Newspaper article The Evening Standard (London, England)
Farm Olympics; Danny Boyle's Vision of Pastoral Britain for Opening Ceremony Real Sheep and Cows, Fake Clouds and a Burst of Rain to Start Games
Byline: Matthew Beard Olympics Editor
THE Olympic stadium will be turned into an idyllic scene of the British countryside for the Games opening ceremony with rivers, real cows and sheep grazing in meadows and a cricket match on a village green.
The transformation of the centre of the 80,000-seat arena in Stratford was revealed by artistic director Danny Boyle today. He said: "The green and pleasant land still exists despite the fact most of us live in cities.
"This land 200 years ago was a meadow and one of the delights of the legacy is that this whole event will be giving back a park to east London."
There will be a burst of rainfall from artificial clouds as the stadium becomes the biggest stage set in the world for the [pounds sterling]27 million ceremony performed by 10,000 cast and crew and watched by one billion viewers worldwide.
Glastonbury Tor will be created at one end and members of the public will be invited to dance in a "mosh pit" at the opposite end. Huge flower symbols will be mounted on four maypoles representing the home nations.
Slumdog Millionaire director Boyle Continued on Page 6
LONDON2012 Continued from Page 1 insisted that the show on July 27 was not being made specifically for television, following criticism that aspects of the opening ceremony of the Beijing Games had been faked.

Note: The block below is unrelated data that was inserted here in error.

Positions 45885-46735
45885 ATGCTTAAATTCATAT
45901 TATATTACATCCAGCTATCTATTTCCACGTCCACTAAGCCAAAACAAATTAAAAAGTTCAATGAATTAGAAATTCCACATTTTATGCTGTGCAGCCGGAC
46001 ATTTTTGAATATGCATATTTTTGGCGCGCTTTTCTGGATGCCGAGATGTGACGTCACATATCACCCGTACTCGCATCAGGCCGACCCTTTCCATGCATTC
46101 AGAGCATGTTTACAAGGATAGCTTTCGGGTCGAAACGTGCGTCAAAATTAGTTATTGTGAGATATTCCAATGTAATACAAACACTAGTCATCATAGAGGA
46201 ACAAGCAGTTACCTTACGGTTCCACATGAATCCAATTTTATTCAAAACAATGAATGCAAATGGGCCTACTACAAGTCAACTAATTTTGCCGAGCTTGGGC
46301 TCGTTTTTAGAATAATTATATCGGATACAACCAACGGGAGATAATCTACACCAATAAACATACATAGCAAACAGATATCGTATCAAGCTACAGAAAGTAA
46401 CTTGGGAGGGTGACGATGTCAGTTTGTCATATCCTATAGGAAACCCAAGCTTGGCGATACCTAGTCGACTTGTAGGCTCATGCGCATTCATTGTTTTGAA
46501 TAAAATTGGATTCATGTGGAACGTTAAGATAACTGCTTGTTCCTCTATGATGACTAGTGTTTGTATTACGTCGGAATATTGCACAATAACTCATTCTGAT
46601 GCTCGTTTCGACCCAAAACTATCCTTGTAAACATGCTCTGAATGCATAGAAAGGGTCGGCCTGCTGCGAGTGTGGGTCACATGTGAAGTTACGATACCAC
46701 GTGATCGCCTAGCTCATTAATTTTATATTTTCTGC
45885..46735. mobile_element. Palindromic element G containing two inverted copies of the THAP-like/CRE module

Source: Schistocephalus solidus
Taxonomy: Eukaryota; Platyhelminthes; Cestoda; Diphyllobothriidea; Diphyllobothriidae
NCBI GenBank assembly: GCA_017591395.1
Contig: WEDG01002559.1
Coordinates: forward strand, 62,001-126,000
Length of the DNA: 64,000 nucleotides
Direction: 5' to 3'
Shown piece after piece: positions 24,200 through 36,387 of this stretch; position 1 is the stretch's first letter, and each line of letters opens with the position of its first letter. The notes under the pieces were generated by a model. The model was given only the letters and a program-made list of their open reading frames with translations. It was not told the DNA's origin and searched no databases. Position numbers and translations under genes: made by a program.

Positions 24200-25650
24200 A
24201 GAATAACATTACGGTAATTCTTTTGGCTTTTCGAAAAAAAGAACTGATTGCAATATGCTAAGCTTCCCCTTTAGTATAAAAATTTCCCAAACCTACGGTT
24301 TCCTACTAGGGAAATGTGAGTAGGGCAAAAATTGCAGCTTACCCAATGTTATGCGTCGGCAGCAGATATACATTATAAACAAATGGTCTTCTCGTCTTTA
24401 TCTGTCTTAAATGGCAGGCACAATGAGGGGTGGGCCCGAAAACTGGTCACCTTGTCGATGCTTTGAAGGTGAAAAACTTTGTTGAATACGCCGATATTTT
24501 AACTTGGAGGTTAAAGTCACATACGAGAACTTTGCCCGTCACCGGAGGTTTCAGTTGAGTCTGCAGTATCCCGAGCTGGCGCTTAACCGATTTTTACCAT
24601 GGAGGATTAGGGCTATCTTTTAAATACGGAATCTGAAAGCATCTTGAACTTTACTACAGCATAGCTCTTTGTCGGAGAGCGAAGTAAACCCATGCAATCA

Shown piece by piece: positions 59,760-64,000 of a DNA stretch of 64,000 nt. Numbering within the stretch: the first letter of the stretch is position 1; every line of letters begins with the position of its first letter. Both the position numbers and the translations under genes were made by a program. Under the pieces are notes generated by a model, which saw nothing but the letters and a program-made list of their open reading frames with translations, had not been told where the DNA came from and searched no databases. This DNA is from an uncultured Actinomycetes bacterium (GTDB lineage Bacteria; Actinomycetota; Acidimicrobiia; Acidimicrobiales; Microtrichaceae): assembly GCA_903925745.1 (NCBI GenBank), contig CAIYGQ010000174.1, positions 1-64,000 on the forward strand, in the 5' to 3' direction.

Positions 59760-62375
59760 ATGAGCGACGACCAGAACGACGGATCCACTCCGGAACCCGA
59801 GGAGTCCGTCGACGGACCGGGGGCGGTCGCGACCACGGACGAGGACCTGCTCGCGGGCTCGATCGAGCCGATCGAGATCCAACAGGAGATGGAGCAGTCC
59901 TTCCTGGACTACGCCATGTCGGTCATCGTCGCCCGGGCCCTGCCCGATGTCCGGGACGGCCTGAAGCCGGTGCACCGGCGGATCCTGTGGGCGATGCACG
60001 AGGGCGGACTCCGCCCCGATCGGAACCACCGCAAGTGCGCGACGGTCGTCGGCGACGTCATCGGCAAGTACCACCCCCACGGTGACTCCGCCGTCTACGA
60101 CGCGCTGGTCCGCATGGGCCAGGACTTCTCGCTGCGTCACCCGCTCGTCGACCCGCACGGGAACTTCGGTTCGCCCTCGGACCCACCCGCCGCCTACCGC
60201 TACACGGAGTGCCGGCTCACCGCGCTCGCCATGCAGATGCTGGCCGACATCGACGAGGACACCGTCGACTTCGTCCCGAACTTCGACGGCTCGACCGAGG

He said: "The battle between television and spectators on the evening is interesting. We wanted very much the experience of television to come through the eyes of the people in the stadium. This is not a specially designed show for television although obviously television is important.
"We wanted it to feel warmer than they sometimes are. As a live audience you can sometimes feel excluded from that. We are trying to have our cake and eat it."
Despite the initial rural theme, the show would heavily reference urban Britain. "It's not a naive show, we are trying to show the best of us but we are also trying to show many different things about our country.
"The growth of cities is an extraordinary phenomenon and it is clearly linked to the growth of the Olympic Games" he said.
The world's largest harmonically tuned bell commissioned by a Whitechapel foundry -- and which will ring in the Games -- has been installed and tested. The pre-show will start at 20. …